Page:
When the NFL was investigating its team for widespread misconduct in the workplace, Washington Corporation owner Daniel Snyder directed a “shadow investigation” to interfere with and undermine its findings, a congressional committee found.
At Snyder’s request, his legal team used private investigators to harass and intimidate witnesses, and created a 100-page dossier targeting victims, witnesses and journalists who shared “credible, public accusations of harassment” against the team.
On Wednesday, the House Committee on Oversight and Reform released a 29-page memo detailing the findings of an eight-month investigation into how leaders and the NFL handled allegations of rampant sexual harassment of female staff. The report came ahead of a hearing in which the league’s commissioner, Roger Goodell, was expected to appear and face questioning. Snyder declined two requests to appear, citing a “protracted business conflict.”
Representative Carolyn B. Maloney, a Democrat from New York, and chair of the committee, wrote that the investigation uncovered evidence that Snyder sought to discredit those who made allegations against the team and create an “exculpatory narrative” for which Snyder was not responsible for the misconduct, which allegedly occurred. In the period from 2006 to 2019, for almost his entire tenure.
To that end, Snyder and his attorneys also collected thousands of emails from Bruce Allen, who was CEO of Leaders from 2009 to 2019, in an effort to blame Allen for creating a toxic work environment, and sought to influence the NFL’s investigation through direct access. to the league and Beth Wilkinson, the attorney who led the league’s report, according to the memo.
A representative for Snyder said in a statement that the commission’s investigation was “predetermined from the start” and confirmed that the team had been addressing these workplace issues “for years.”
The memo said the NFL was aware of Snyder’s actions, “but failed to take meaningful steps to prevent them.” Wilkinson’s investigation led the league to Imposing a $10 million fine on the team on Snyder and made him retract the club’s day-to-day operations, but the NFL did not ask Wilkinson to prepare a written report, a decision that Examined by elected officials and former team employees who participated in the investigation.
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Goodell will tell the committee on Wednesday that the league has “compelling reasons” to limit the Wilkinson report to an oral briefing, that is, to maintain the confidentiality of its participants. “We’ve been open and direct about the fact that leaders’ workplace culture has not only been unprofessional, but has been toxic for far too long,” Goodell said in prepared testimony. He added that there had been a “fundamental shift” in the team’s office and that it was “not similar to the workplace described for this committee”.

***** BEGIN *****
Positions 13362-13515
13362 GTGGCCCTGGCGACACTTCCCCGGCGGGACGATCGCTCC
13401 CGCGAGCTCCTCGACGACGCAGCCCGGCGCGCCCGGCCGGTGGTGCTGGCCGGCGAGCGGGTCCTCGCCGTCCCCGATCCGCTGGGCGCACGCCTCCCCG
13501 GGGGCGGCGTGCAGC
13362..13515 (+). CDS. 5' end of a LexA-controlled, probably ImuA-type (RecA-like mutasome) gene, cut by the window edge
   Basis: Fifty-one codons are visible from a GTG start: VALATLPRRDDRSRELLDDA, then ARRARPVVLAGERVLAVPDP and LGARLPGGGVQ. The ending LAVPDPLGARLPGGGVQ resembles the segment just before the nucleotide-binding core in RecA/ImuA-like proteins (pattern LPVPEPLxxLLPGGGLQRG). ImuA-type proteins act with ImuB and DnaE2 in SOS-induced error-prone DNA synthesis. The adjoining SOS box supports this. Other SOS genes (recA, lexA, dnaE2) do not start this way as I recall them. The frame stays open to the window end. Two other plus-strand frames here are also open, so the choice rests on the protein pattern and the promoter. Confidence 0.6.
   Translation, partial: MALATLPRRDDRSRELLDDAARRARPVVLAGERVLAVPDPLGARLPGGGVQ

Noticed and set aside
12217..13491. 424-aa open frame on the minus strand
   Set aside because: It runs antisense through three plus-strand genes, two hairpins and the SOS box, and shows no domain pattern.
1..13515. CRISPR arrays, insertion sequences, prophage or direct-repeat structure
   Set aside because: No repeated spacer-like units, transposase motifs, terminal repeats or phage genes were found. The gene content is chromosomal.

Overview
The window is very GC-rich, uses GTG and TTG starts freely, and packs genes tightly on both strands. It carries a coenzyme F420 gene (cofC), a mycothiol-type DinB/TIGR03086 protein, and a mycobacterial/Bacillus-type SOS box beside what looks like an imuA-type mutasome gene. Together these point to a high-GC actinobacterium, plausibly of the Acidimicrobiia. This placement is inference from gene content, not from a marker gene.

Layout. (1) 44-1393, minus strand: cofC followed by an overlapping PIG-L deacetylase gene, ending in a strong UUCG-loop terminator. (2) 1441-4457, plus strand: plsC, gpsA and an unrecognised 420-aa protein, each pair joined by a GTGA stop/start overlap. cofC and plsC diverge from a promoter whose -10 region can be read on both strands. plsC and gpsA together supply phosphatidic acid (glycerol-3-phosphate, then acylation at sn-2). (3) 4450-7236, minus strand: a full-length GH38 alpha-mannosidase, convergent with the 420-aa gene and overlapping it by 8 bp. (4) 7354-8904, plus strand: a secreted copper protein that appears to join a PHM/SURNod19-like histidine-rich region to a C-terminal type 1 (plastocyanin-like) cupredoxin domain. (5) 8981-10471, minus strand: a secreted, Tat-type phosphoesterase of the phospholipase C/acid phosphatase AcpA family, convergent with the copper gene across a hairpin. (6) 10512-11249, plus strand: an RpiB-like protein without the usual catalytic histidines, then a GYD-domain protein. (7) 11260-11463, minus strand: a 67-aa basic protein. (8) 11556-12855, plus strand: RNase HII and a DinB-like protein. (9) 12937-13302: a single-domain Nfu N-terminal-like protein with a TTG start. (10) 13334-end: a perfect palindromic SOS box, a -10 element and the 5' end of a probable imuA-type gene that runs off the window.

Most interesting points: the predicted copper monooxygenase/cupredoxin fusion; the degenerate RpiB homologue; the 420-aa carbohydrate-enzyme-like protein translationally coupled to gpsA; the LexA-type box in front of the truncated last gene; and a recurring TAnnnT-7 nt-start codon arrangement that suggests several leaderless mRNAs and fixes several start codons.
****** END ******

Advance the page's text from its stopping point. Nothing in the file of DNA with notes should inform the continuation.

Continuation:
The commission, which said its intention was to examine the failures of leaders and the NFL and to strengthen workplace protections for all employees, will present its findings at Wednesday’s hearing. The NFL launched a second investigation into the leaders earlier this year, in response to a new sexual harassment allegation that directly implicated Snyder at a congressional roundtable in February. Goodell said the results of that investigation, led by attorney Mary Jo White, will be made public.
The commission’s memo also cites additional examples of Snyder’s direct role in creating a workplace that Goodell admitted was marked by widespread disrespect and harassment. The team’s former chief operating officer told the committee that Snyder “refused to take action” against a coach who allegedly touched a public relations employee and fired female workers who had entered into consensual relationships with male football operations employees, while the men kept their jobs.
In addition to, The Washington Post reported The Wilkinson investigation examined the 2009 secret settlement of allegations that Snyder touched an employee and asked her to have sex.